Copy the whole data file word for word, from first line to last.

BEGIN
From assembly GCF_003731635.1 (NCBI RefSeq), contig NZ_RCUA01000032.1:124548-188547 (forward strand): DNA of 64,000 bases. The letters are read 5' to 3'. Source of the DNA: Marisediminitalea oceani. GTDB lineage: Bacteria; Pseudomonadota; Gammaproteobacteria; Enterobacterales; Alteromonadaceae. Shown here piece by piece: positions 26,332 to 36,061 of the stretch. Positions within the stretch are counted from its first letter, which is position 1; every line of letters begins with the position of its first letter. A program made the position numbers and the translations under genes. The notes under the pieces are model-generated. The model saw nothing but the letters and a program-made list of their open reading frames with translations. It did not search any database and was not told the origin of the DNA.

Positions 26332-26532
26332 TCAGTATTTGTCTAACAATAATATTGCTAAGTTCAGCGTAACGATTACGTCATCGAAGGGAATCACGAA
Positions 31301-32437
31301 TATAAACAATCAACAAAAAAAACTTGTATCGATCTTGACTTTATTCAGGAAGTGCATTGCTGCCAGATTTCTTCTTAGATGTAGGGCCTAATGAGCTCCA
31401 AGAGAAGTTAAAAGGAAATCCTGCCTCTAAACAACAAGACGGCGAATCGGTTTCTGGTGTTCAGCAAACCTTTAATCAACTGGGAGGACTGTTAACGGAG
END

From assembly GCF_003731635.1 (NCBI RefSeq), contig NZ_RCUA01000032.1:124548-188547 (forward strand): DNA of 64,000 bases. The letters are read 5' to 3'. Source of the DNA: Marisediminitalea oceani. GTDB lineage: Bacteria; Pseudomonadota; Gammaproteobacteria; Enterobacterales; Alteromonadaceae. Shown here piece by piece: positions 26,332 to 36,061 of the stretch. Positions within the stretch are counted from its first letter, which is position 1; every line of letters begins with the position of its first letter. A program made the position numbers and the translations under genes. The notes under the pieces are model-generated. The model saw nothing but the letters and a program-made list of their open reading frames with translations. It did not search any database and was not told the origin of the DNA.

Positions 26332-26532
26332 TCAGTATTTGTCTAACAATAATATTGCTAAGTTCAGCGTAACGATTACGTCATCGAAGGGAATCACGAA
Positions 31301-32437
31301 TATAAACAATCAACAAAAAAAACTTGTATCGATCTTGACTTTATTCAGGAAGTGCATTGCTGCCAGATTTCTTCTTAGATGTAGGGCCTAATGAGCTCCA
31401 AGAGAAGTTAAAAGGAAATCCTGCCTCTAAACAACAAGACGGCGAATCGGTTTCTGGTGTTCAGCAAACCTTTAATCAACTGGGAGGACTGTTAACGGAG